Sunday, April 21, 2013

Changing the World

Reposted from Amy Sue Nathan's wonderful blog, Women's Fiction Writers, published April 16, 2013:

Author Jennie Shortridge says: Writing For Women Is One Of The Most Powerful Ways To Change The World

There’s much ado about women’s fiction, women authors, and women in general these days. On one hand, reports that confirm how many fewer books by women get reviewed in major publications and some women writers putting down other women writers is horrible. Okay, on two hands it’s horrible. But on that imaginary third hand, it’s bringing a lot of amazing women writers together. A band of brothers has nothing on a band of women writers. 
Author Jennie Shortridge shares her thoughts today, in a show of camaraderie with other women writers, and in celebration of her new novel, LOVE WATER MEMORY.
Please welcome Jennie to Women’s Fiction Writers!
Amy xo

Author Jennie Shortridge says: “Writing For Women Is One Of The Most Powerful Ways To Change The World”

In the year 2013, “women’s fiction” is still believed by some to be a pejorative term. The “chick lit” craze certainly didn’t help. Some early books in that category were as deeply revelatory as Catcher in the Rye, but got bedazzled in the marketing machine to scream: “Only buy me if you are female!” And begat a generation of pastel-covered books meant to categorize the stories of women’s lives as fluff, even when the messages inside might be strong as steel.
The novels I write are categorized as women’s fiction, even though my latest, Love Water Memory, has both a male protagonist and a female protagonist, and is the story of a harrowing brain disorder and its aftermath. You could imagine John Irving or Nick Hornby or Garth Stein writing about such a thing (in fact they’ve written about very similar things).
And yet, I’ve decided to come down on this issue exactly where novelist Elizabeth Berg does. To paraphrase Ms. Berg, when asked if she minded her work being categorized as women’s fiction, she said something like, “I love women! I love writing for women. Why would I mind?” (Why indeed, when women buy the vast majority of books?)
But here’s the real reason why I love writing books for women (and men, because plenty of men read my books): Writing for women is one of the most powerful ways to change the world.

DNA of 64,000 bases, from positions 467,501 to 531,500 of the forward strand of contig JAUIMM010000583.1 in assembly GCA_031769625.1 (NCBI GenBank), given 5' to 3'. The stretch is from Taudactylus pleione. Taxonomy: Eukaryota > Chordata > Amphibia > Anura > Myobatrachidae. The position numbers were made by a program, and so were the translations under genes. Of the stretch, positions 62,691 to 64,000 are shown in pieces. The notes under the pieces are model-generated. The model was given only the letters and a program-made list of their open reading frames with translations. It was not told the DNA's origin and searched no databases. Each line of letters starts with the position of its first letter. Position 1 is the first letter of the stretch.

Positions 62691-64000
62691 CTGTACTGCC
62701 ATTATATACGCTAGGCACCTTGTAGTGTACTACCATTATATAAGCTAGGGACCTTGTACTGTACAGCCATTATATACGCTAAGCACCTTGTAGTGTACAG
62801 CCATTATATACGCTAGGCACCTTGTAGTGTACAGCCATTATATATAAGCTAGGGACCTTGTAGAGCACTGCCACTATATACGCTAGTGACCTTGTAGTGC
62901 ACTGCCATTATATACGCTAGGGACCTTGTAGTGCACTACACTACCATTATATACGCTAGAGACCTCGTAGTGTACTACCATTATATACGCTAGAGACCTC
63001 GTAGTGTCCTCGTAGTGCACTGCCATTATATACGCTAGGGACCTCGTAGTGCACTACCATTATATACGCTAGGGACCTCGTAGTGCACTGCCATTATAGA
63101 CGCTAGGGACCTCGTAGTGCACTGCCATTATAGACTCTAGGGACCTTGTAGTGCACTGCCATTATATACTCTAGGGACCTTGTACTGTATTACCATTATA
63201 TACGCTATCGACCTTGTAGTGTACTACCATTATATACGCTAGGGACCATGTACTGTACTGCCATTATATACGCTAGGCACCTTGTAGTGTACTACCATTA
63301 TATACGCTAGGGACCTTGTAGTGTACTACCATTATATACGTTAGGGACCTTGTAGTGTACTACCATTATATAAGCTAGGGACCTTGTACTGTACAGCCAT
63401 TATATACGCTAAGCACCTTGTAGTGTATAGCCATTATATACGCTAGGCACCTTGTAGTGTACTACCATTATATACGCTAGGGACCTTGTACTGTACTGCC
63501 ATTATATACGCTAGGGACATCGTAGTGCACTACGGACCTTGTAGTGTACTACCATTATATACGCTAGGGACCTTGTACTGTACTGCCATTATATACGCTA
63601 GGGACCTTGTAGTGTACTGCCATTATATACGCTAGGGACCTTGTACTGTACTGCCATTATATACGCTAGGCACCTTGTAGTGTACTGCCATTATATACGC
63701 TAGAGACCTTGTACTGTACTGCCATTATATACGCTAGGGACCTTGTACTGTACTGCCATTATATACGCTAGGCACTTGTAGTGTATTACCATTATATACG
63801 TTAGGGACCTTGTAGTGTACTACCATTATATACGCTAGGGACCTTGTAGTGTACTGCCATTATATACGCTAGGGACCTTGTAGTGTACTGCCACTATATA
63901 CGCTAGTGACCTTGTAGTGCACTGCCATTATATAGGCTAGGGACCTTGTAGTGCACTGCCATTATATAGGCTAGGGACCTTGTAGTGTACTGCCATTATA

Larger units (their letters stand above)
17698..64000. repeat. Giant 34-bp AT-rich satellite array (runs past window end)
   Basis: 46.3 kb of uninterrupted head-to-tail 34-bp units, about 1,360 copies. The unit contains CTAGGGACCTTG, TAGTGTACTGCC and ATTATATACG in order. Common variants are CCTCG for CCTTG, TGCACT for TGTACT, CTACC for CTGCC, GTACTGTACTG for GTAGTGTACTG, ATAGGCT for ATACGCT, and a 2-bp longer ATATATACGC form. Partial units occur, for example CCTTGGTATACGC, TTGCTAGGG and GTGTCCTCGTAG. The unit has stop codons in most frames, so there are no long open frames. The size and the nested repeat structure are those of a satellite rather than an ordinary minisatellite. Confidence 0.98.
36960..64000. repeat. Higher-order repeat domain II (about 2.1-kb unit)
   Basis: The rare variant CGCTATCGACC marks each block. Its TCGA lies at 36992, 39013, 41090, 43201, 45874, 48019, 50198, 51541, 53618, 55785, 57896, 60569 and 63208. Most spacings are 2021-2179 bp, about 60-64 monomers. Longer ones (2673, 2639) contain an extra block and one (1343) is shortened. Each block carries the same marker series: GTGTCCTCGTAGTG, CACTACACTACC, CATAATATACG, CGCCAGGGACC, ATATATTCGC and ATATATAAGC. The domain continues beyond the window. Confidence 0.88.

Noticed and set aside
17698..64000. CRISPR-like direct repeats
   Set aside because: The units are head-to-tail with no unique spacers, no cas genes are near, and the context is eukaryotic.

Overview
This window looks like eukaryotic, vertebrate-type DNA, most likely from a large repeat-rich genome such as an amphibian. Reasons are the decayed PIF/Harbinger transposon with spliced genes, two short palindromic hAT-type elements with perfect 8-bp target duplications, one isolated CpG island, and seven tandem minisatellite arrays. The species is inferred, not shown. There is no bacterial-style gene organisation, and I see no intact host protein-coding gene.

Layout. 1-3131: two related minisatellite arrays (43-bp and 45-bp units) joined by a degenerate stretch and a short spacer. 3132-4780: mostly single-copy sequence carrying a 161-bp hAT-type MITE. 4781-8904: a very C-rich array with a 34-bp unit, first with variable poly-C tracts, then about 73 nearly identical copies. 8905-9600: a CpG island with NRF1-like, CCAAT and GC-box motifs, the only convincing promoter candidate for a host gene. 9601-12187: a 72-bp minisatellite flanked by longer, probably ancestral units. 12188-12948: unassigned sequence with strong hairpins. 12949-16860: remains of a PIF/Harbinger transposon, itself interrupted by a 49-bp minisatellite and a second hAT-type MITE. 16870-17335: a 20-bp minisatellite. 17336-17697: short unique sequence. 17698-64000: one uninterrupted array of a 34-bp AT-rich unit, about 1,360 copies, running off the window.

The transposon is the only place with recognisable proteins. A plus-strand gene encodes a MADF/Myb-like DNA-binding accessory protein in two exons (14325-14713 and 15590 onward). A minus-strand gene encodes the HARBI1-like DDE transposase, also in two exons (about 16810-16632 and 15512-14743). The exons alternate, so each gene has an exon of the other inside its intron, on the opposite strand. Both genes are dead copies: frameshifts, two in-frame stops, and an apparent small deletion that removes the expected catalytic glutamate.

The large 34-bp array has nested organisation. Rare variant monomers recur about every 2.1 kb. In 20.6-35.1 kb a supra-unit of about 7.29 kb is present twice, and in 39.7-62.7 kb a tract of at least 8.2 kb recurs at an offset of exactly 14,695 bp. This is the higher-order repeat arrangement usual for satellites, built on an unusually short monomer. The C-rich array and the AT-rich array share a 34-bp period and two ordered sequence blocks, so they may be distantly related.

Scientific studies show that college students who read fiction develop more empathy toward others than their counterparts. Those of us who’ve always read fiction know this innately. Our sensibilities, values, and core beliefs are formed and informed by the novels we read as teens, young adults, and even now.
In this new society of hardwired, head-phoned technoids tuned in electronically alone at their devices, actual human connection is eerily on the decline. We may tweet or text characters on a screen, but we can’t feel the impact of what we say or don’t say unless we can look into the other person’s eyes.
Women are biologically engineered for empathy, and yet we often get subtle (or not so subtle) messages that empathy and compassion are not as important as power and might. Don’t believe it. If more leaders of corporations, governments and religious institutions were women, integrating compassion into decision and policy making, our people and our planet would be far better off.
When women write women’s stories, we share ideas and experiences and revelations about solving problems, about surviving and thriving through difficulties, about love and the power of compassion and understanding.
And that changes the world, one reader—female or male—at a time.
Love Water Memory and four other acclaimed novels, as well as a writing teacher and avid volunteer. She is co-founder of Seattle7Writers, a nonprofit collective of over sixty published authors in the Northwest who work to give back to their community. Find her onFacebookTwitter, her blog JennieSez, and

Monday, April 1, 2013

In Bloom

Writers are a bit like gardeners. We plant seeds, lots of seeds, and hope they'll sprout and take hold in the muck that fertilizes such things and helps them grow. Like gardeners, we don’t always succeed. But when we do, and the result of our meticulous tending blooms, it’s a moment of such pride and satisfaction that it’s hard not to grin and gape and call out, “Hey, everybody! Look what I did!”

So, um, hey, everybody! Look what I* did!

Love Water Memory goes on sale Tuesday, April 2!
Please come celebrate with me at an event near you.

*And because of course I didn’t do this alone, big gratitude and huge hugs go to my fellow gardeners:

Stephanie Rostan, Karen Kosztolnyik, Jennifer Bergstrom, Jennifer Robinson, Mary McCue, Natalie Ebel, Ellen Chan, Christine Foye and everyone at Gallery Books.

Erica Bauermeister, Randy Sue Coburn, Garth Stein and all of the writers I’m lucky enough to write and work with and hang out with in the Seattle7 and everywhere.

Tim Mooney, Jay Miazga, Stan Matthews, Kaila and Scott Raiby, Lynne Kinghorn and Margaret Meineke for technical assistance.

My bandmates in The Rejections, who’ve worked hard to make my launch extra special with a live performance and a special download coming soon to my website: Matt Gani, Paul Mariz, Stevie Kallos, Garth Stein and Ben Bauermeister. And special guest in Denver, Peter Fletcher.

All of the independent booksellers who faithfully serve and support readers, writers, and books, without politics, agenda, or fail. If I listed all who have been especially kind to my books and me, this page would never end.

My family: my dad, my sisters and inlaws, my nieces and nephews, my aunts and uncles and cousins and second cousins. (I’m not kidding. They’re all amazing.)

And always, my dear, sweet husband. If you wonder why I write so often about love, well. There you go.